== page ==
“Before we went to the information session at Genesis, my husband was not on board with this at all,” she says. “He thought gastric bypass surgery was ‘an easy way out’ and that you had this surgery and then you were on your own.

“At the session, we learned that bariatric surgery is only a tool to help in your weight loss. The Genesis Center for Weight Management is a program that helps you before, during and after your surgery. That changed my husband’s mind, and he was supportive.”

An ongoing relationship

Patients at Genesis undergo several months of education and have consultations with a surgeon, nursing staff, dietitian, physical therapist, pharmacist and recreational therapist. Psychological evaluations are done through Genesis Psychology Associates. Only patients who follow the pre-surgery requirements are scheduled for surgery.

Kathy Crooks, RN, supervisor of the Genesis Center for Weight Management, said the introductory session provides an overview of the program and the three surgical options at Genesis -- Roux-en-Y, sleeve gastrectomy and adjustable gastric banding, all laparoscopic procedures. The center also offers Optifast®, a medically supervised weight loss program of preportioned, calorie-controlled meals, and group support.

“For many, the introductory education class is a turning point,” Crooks says. “They leave so excited, they can’t wait to get started in the program. They’ve done their homework, and many sign up for an appointment before they leave. For others, the class is a dose of reality. They learn that surgery is not the ‘magic bullet’ that will end their weight problems once and for all. Everyone learns weight-loss surgery is only a tool; they must also be an active participant and work to make lifestyle changes with the help of this tool.”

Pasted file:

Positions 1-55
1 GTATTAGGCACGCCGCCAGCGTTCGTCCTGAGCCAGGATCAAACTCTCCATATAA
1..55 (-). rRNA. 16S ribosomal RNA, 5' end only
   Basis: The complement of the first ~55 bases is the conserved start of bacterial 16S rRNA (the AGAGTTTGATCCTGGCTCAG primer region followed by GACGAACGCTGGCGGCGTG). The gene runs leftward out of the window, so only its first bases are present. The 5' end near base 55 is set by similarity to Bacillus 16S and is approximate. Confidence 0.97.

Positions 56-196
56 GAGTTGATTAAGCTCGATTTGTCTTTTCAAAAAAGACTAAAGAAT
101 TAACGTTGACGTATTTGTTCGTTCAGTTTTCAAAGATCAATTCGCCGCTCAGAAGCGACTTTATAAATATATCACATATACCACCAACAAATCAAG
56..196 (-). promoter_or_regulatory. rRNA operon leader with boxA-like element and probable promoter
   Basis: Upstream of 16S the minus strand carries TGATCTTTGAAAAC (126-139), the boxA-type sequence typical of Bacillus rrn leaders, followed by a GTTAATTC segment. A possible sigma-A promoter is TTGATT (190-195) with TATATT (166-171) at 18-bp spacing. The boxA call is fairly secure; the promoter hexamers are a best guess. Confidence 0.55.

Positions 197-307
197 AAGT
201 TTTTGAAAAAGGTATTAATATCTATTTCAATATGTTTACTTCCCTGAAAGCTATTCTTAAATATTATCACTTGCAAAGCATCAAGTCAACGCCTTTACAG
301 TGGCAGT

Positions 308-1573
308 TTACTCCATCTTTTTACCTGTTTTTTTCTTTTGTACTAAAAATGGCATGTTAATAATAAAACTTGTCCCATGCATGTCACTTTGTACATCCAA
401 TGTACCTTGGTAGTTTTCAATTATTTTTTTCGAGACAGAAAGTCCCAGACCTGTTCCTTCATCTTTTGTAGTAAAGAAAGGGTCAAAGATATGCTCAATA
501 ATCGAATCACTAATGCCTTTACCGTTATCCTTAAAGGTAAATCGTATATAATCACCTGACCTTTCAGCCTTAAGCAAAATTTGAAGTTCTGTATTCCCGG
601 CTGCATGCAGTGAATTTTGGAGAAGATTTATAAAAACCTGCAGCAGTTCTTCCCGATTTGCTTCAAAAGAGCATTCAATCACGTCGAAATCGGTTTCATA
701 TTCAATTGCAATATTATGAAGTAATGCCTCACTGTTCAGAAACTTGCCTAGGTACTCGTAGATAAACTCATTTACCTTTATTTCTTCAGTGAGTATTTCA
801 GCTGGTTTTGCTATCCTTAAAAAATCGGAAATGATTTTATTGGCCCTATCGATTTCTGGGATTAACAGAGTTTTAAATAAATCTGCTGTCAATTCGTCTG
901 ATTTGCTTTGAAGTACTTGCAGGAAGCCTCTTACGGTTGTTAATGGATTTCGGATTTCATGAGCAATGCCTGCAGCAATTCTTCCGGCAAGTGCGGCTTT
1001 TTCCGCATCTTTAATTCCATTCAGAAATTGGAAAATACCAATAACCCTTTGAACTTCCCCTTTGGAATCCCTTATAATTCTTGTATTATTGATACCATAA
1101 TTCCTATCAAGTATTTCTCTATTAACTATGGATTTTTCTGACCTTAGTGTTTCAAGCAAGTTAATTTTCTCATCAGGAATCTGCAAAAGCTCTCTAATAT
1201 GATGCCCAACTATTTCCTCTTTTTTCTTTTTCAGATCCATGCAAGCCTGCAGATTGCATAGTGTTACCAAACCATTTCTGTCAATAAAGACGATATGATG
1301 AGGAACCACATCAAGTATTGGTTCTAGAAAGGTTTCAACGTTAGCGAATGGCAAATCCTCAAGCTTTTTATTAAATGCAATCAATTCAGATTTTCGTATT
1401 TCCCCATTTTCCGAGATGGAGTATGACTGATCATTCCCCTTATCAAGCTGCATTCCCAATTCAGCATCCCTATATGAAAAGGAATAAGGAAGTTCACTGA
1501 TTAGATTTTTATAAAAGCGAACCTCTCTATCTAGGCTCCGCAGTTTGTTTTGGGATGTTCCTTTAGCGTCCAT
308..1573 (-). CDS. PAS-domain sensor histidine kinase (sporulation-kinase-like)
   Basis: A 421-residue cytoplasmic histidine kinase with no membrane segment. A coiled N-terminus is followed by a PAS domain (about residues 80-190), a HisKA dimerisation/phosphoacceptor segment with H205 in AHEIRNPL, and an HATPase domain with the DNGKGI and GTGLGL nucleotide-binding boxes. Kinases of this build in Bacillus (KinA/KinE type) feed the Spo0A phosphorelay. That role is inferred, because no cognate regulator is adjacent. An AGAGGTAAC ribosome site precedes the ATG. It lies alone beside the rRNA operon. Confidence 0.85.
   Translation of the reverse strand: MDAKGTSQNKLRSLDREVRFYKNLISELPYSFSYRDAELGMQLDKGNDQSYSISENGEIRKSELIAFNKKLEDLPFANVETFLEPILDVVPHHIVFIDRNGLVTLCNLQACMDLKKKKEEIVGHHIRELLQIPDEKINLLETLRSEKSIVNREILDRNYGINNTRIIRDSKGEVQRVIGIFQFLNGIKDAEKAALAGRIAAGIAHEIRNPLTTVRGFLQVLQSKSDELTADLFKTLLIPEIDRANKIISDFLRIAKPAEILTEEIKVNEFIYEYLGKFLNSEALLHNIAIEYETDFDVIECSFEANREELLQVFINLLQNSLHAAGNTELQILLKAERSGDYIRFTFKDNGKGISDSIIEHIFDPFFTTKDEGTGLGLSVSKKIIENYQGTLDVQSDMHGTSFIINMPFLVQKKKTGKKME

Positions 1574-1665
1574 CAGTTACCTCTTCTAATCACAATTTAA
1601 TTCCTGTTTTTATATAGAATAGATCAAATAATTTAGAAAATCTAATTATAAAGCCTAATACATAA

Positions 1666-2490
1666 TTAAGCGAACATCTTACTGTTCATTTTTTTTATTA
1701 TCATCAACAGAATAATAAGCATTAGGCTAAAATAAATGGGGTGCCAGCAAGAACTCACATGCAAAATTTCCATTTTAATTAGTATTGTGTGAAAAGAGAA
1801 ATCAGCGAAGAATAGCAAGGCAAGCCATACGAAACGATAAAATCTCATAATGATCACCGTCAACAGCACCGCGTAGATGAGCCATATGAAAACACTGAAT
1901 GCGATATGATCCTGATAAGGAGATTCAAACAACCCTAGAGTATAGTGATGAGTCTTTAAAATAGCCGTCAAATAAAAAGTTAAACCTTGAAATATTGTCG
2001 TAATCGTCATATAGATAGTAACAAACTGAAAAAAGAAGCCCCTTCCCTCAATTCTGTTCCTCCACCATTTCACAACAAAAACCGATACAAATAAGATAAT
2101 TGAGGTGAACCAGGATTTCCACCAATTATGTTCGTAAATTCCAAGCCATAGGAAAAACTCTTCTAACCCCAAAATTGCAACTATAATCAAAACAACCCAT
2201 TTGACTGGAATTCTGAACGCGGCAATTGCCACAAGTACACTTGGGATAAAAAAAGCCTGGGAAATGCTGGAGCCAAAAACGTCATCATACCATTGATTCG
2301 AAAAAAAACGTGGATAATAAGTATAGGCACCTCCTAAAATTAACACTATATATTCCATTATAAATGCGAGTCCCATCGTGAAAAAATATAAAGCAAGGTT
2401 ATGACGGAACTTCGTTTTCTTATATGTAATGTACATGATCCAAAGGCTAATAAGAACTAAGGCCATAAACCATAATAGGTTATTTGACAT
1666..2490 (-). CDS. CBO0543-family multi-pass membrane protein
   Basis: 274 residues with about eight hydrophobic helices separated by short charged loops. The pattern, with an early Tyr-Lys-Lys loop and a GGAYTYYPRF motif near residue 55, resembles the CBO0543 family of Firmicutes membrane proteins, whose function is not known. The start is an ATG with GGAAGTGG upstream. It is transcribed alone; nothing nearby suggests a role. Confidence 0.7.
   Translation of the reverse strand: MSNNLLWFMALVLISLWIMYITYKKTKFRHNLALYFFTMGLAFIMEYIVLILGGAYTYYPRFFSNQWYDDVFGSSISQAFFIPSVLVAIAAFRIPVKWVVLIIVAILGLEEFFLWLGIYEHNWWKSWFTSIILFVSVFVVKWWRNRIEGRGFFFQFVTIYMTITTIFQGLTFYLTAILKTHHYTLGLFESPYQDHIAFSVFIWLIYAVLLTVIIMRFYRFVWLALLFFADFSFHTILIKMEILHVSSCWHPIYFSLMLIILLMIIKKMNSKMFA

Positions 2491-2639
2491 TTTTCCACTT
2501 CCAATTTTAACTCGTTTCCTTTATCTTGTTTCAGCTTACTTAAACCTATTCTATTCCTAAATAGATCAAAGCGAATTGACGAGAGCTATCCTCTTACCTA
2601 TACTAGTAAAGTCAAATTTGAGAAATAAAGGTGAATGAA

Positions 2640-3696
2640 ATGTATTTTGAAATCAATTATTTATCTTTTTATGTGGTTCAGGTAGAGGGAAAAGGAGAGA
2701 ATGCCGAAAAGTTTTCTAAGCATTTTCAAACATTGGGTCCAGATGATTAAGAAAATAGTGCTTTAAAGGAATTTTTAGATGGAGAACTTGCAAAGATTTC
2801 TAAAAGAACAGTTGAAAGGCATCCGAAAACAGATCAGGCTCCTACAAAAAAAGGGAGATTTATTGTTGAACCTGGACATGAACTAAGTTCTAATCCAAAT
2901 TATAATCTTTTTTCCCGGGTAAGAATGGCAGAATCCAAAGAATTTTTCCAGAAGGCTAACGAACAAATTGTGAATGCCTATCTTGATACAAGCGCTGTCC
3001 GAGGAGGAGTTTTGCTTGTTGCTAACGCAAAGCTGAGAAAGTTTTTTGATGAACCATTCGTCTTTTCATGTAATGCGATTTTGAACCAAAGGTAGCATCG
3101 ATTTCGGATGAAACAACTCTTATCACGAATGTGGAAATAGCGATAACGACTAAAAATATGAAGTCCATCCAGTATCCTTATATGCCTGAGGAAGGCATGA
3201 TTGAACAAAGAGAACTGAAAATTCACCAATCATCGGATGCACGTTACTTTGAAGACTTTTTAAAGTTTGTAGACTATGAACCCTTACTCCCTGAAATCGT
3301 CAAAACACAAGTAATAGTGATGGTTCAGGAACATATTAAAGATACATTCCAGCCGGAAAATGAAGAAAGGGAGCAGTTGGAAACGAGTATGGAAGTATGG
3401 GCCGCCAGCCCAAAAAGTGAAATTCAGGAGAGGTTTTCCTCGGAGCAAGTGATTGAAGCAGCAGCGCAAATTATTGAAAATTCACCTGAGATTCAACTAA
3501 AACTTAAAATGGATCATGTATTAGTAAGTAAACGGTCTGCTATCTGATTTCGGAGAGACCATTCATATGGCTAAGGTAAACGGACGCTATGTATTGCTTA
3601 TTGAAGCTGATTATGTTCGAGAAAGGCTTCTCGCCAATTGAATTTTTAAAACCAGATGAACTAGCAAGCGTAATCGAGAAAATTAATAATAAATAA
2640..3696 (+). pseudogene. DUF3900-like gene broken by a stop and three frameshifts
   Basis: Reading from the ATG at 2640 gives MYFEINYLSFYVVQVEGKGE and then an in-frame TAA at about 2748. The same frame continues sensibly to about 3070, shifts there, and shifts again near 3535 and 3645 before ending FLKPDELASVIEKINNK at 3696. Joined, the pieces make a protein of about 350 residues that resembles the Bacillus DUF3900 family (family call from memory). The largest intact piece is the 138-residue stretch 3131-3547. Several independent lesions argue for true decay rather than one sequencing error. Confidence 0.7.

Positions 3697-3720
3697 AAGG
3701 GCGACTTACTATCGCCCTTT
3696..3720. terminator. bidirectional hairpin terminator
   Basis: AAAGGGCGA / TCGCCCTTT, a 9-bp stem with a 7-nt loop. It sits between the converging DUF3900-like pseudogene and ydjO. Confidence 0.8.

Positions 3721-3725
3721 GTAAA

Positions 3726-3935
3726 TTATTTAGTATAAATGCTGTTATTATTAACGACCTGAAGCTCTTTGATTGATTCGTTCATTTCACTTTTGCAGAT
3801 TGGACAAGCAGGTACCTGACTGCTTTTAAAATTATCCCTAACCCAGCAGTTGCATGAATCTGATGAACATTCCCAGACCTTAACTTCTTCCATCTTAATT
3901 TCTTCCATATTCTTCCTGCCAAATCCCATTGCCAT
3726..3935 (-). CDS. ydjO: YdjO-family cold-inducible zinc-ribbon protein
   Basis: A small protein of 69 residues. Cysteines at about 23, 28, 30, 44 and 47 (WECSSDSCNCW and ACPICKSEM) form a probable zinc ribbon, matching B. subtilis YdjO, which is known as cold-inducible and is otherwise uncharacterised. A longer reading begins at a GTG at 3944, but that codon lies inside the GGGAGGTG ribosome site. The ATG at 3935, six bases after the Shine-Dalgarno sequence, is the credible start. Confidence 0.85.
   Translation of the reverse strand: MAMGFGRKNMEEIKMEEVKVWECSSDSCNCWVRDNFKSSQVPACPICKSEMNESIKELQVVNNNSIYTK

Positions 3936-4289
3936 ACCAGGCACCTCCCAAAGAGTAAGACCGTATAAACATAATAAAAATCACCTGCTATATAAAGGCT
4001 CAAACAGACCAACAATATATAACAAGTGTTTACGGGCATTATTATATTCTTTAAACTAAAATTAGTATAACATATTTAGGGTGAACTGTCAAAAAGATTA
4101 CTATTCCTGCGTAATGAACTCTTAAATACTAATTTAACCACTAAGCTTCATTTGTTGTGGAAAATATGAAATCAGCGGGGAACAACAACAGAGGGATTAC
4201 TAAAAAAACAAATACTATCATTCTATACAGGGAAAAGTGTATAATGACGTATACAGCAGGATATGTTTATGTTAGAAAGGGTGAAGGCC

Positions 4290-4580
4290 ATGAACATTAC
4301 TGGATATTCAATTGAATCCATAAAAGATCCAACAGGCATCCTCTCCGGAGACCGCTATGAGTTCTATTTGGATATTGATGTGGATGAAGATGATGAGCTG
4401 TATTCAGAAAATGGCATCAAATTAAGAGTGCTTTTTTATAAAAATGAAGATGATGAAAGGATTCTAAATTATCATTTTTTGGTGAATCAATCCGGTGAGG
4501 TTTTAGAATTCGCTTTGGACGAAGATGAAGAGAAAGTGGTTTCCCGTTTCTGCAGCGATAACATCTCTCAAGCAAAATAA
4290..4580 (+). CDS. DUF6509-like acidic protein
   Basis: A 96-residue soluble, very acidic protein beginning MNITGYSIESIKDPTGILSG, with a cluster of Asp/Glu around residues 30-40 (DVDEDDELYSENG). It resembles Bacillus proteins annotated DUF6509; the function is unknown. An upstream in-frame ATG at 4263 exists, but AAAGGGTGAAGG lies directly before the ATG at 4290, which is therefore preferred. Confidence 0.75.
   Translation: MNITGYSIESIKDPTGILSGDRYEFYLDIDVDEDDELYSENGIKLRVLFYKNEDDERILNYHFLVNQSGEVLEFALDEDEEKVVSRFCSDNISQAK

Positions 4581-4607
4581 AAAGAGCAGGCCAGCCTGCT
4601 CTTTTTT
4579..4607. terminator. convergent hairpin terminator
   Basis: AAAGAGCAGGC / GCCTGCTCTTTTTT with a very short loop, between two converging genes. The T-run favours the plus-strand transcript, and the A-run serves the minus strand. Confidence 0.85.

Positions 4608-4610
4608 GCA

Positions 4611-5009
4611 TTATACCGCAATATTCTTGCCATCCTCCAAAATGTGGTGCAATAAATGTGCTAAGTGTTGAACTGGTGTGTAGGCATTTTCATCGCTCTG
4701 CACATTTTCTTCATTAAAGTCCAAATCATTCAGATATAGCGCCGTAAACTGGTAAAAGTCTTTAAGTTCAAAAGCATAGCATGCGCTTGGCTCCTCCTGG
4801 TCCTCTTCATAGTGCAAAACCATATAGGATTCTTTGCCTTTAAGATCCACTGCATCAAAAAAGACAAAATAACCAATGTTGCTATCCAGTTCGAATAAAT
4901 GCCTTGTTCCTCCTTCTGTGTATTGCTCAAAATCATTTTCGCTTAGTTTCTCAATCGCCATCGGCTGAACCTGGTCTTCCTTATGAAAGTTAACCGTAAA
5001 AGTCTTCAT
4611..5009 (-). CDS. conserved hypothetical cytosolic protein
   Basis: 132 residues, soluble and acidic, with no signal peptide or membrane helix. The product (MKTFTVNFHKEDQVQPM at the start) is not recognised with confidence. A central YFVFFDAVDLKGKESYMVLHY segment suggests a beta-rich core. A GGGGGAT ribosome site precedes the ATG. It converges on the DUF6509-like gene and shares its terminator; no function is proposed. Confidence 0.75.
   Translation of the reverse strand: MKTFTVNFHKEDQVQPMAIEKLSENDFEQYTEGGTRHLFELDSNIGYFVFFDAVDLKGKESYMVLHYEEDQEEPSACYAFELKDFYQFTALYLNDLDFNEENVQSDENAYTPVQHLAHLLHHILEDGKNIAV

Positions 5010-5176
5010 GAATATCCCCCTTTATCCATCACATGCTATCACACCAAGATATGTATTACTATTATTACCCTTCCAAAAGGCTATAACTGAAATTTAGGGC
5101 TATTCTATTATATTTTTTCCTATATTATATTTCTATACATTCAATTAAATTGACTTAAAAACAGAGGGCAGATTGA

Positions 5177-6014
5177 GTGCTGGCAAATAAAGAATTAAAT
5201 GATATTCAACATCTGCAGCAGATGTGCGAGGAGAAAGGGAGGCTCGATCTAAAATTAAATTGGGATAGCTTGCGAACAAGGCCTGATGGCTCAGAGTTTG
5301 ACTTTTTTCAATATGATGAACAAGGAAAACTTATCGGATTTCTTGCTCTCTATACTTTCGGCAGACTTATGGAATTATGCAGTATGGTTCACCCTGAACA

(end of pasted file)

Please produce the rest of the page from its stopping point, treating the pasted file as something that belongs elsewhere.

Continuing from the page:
Crooks adds, “Some people take a while to think about it. I’ve had people call me back a year or a year-anda- half after attending an information session. They listened to us and walked away thinking ‘I can do this on my own.’ Later, they finally wrap their arms around it and give us a call.”

Jennifer Avenarius agrees weight-loss surgery is a lifetime commitment. “People often ask me, ‘So when will you be able to eat sugar again?’ I explain this lifestyle is forever. When they ask why I chose to have surgery, I say ‘To be healthy.’ You can live without sugar and so many carbs. That doesn’t mean I don’t occasionally crave them, however.”

In the weeks before her pre-operative diet, she made a list of everything she wanted to eat “one last time.” “I said goodbye to those foods forever and then got over it,” she says. “I’m never going to eat Girl Scout cookies again. I don’t drink soda anymore. I miss all the bread on sub sandwiches but have found restaurants that will put the meat on lettuce as a wrap, instead.”

The focus is on healthier eating -- not on dieting for the rest of your life, Crooks adds. Post-operative patients do have occasional treats; they get full faster and are satisfied on less than they were before surgery.

Every single one of those lifestyle changes have been well worth it, Avenarius says.

“I’m smaller. I’m far more energetic,” she concludes. “I didn’t have the surgery for vanity; I did it because I wanted to be healthy and more active for my family. Being thinner is just an extra perk.”